- Whaddya got?
- What we got is grisly, sarge.
- Oh, yeah? How grisly?
- Pretty grisly.
Or then there’s this exchange between Mystery Girl and a victim.
- Haven’t you heard? I’m the Face Collector
- The Face Collector?
- I’ve come… to get… your face…
- My face? No… No… No…
You could be an Oscar winner and have problems with that dialogue. But instead, the credits of cast members in the film include My Stepsister Squirts 3 (Dajette) and Chloroform Bondage Silences Feisty Females (the Narrator). It does not go well. Authorities finally close in, thanks to the perp leaving a business card at the scene of the murder. From this, we learn the name of the establishment is “Pussy Cats”, although due to an unfortunate choice of typography, it looks more like “Puggy Cats”, which may explain the lack of customers. Mystery Girl escapes, but we get an entirely unnecessary “six months later” coda, where she’s now working at a strip-club as “Mysteria”. That’ll stop anyone finding her.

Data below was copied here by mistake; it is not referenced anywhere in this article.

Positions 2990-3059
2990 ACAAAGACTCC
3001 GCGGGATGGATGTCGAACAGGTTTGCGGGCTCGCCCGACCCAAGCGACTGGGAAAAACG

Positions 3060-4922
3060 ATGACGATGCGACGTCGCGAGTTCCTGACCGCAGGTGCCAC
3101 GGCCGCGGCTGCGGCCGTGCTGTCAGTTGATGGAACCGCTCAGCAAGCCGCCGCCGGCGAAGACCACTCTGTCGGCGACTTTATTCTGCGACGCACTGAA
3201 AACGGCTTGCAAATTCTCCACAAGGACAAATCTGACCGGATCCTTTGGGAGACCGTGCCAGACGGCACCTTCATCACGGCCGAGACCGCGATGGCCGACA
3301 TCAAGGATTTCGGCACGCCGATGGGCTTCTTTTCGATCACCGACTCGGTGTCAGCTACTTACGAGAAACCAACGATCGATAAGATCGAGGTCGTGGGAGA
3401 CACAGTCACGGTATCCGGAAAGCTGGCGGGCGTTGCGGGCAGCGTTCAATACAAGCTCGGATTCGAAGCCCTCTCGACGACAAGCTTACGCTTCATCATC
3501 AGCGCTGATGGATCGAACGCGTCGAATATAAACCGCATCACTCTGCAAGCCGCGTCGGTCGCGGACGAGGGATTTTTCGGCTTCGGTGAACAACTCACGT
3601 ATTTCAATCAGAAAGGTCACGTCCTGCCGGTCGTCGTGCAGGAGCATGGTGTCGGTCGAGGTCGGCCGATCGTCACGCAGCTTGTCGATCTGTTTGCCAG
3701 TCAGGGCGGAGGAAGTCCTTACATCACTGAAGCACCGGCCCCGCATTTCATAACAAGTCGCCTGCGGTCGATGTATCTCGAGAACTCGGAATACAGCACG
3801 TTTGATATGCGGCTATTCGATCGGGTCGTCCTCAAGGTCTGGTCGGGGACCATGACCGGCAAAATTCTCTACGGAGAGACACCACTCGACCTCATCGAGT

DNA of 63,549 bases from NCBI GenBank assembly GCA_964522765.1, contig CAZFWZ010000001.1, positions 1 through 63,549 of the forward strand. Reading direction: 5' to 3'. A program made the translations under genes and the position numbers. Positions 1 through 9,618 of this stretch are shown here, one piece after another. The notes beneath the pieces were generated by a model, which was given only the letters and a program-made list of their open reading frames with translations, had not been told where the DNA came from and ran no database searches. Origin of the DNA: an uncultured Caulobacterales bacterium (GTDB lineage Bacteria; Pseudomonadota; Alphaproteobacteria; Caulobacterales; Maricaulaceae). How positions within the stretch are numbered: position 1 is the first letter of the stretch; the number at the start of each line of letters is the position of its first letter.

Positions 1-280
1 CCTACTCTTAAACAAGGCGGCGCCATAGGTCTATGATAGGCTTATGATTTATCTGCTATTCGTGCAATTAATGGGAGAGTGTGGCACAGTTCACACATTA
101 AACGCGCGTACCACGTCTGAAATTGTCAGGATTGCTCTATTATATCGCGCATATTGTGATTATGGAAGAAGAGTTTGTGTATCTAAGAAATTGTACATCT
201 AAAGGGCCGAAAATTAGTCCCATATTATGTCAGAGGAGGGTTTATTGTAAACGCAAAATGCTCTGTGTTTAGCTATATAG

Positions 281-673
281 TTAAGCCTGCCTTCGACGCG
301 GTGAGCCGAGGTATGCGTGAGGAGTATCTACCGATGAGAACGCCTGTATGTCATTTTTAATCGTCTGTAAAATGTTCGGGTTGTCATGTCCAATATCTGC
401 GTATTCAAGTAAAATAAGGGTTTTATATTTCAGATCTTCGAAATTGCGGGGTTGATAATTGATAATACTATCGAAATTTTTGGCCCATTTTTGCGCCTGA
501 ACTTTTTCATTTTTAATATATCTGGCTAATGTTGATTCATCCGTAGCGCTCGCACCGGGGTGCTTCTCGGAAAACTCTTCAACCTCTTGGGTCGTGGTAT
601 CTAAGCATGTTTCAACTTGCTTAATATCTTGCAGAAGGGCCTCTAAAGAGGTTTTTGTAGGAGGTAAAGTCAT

After a further brief interruption from the star of No! Please Don’t Tickle Me There, it’s on to the final segment, Drukija: Contessa of Blood. It’s basically Countess Bathory, so why Danzig needed to change the name escapes me. Naturally, we are back with Shitty Accents v2.0, this time of the middle-European variety. Danzig goes for the over-long scenes here, big time, first with Drukija riding through the countryside in front of whispering peasants. But the piece de resistance is the 5½-minute section depicting Drukija taking a bath. Admittedly, it is in blood, and includes a surprisingly decent throat-slitting (above – that and an opening eye-spearing by Ms. Struggling Starlets’ Bondage Peril are the best gore here).